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U.S. Government May Cooperate with Other Nations in Most Criminal Investigations
Description Appeals court upheld a district court order allowing the U.S. attorney to cooperate with the Russian government by providing information in a criminal tax fraud matter. The court noted that Congress had ordered cooperation with foreign legal matters so long as the court that reviews the request concludes that the request for assistance is reasonable.
Topic Criminal Law
Key Words Criminal Prosecution; Foreign Assistance
C A S E   S U M M A R Y
Facts The Russian government sought assistance from the U.S. government in connection with a criminal investigation of alleged tax fraud. The subject of the investigation, whose identity is confidential and under seal, argued at the district court that the U.S. attorney should not cooperate with the investigation because no criminal proceeding was "imminent." Rather, the subject argued, the Russian government was only "fishing" for information, which the U.S. government had no obligation to provide. The district court rejected that argument and held that the U.S. attorney could cooperate with the Russians; the subject appealed.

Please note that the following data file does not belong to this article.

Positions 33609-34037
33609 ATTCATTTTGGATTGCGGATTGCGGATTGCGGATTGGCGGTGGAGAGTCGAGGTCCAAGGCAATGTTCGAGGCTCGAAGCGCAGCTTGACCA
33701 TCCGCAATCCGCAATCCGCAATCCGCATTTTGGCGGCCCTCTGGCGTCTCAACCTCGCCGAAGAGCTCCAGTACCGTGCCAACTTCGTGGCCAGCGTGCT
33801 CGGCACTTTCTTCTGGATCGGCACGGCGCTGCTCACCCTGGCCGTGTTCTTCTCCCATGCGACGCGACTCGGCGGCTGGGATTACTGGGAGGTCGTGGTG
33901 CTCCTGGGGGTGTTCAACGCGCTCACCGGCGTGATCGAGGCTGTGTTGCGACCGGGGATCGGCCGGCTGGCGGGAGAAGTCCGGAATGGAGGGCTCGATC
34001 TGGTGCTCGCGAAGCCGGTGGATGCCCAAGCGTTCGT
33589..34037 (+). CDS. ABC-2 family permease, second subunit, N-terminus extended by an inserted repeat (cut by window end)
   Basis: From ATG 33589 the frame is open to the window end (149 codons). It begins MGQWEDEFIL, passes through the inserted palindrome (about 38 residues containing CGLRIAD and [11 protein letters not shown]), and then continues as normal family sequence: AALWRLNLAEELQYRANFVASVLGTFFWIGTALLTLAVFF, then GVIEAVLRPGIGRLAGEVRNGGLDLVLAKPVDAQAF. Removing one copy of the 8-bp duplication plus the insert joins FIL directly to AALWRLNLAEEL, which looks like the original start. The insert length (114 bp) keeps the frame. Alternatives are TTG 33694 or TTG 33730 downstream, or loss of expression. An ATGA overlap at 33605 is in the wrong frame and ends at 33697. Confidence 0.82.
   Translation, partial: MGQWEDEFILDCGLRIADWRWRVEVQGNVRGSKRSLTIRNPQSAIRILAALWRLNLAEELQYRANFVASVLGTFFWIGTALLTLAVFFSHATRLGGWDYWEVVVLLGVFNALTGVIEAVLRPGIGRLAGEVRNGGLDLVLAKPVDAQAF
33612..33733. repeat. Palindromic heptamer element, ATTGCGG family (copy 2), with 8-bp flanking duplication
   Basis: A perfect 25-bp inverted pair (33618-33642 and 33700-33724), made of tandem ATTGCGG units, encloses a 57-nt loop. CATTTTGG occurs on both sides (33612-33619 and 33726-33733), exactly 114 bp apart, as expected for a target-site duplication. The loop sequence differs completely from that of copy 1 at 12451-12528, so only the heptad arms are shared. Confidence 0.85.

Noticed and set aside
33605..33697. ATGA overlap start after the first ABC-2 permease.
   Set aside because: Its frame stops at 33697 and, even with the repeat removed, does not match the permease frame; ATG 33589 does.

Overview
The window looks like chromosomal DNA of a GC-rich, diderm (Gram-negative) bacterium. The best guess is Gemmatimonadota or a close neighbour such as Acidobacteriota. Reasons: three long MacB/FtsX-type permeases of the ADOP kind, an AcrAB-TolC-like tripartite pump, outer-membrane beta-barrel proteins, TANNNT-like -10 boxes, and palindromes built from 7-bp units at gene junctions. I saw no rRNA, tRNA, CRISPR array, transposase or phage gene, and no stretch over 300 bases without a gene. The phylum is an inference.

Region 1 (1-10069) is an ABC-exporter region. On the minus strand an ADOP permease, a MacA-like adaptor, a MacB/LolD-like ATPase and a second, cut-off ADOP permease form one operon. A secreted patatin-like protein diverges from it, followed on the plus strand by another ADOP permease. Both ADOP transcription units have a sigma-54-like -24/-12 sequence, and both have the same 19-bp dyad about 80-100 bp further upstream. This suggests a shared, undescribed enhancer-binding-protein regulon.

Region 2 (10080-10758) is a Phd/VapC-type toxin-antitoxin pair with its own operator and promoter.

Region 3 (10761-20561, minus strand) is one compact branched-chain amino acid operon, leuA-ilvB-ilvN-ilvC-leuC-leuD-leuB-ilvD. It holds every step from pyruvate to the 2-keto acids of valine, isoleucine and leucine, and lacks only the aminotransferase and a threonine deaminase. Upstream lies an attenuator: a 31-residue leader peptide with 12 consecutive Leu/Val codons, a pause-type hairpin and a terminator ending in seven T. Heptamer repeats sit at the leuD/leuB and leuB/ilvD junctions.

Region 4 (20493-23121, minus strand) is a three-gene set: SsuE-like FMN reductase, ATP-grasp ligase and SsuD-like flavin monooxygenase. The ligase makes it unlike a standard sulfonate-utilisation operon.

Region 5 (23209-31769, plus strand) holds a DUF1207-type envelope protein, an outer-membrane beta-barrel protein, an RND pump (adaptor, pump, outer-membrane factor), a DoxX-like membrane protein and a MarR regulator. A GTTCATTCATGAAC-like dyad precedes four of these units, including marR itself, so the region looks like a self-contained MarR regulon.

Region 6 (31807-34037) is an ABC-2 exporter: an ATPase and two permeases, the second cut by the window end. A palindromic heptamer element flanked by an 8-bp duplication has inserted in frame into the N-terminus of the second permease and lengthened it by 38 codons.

Decision Affirmed. The federal law that orders the U.S. government to cooperate with foreign legal proceedings is quite broad. There need be "a judicial or quasi-judicial controversy" at stake. The district court reviewed the documents from the Russian government and concluded that the request for cooperation on information was reasonable. There is no requirement that a criminal prosecution be imminent for the government to cooperate with foreign authorities in such matters.
Citation U.S. v. Sealed 1, 2000 WL 1634226 (9th Cir., 2000)

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